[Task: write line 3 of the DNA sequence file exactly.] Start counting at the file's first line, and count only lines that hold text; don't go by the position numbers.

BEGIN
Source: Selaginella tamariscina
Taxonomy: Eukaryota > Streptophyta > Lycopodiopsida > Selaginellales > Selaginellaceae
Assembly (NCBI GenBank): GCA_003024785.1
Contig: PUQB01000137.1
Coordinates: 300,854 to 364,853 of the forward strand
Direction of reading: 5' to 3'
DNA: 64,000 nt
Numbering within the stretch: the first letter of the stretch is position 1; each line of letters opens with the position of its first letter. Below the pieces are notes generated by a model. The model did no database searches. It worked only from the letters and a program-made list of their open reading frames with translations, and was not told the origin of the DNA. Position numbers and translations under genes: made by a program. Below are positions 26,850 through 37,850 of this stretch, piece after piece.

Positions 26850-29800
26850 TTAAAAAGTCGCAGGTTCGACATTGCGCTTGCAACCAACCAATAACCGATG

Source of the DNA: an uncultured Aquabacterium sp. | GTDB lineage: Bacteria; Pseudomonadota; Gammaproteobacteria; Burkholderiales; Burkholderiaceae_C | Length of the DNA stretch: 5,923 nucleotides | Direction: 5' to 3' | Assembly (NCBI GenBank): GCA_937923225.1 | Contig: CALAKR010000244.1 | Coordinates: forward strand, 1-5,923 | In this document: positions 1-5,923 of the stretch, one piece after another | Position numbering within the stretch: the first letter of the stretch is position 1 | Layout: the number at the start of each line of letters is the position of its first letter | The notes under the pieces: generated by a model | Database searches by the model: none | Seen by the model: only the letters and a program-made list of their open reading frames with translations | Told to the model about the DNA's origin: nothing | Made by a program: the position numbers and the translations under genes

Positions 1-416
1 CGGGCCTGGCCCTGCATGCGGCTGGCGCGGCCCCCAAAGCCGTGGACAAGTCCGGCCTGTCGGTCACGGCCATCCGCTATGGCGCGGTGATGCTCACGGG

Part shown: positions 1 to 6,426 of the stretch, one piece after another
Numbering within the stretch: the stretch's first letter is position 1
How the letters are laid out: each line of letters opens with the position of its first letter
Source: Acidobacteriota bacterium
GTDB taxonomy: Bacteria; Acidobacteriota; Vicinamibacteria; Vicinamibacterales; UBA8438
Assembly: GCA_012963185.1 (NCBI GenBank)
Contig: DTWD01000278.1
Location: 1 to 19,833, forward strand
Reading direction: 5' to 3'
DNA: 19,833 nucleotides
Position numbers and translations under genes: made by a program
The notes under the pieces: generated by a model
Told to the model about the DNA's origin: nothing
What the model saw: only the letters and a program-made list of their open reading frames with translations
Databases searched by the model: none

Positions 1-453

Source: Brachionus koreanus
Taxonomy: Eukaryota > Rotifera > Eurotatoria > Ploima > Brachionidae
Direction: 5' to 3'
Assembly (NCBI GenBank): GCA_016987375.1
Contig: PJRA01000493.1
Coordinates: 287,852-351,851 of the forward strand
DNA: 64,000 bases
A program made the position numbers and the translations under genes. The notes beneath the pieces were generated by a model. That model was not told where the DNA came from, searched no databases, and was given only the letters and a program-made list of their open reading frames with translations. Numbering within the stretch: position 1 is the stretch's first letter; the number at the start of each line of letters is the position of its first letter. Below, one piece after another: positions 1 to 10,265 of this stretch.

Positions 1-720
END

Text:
Assembly (NCBI GenBank): GCA_003024785.1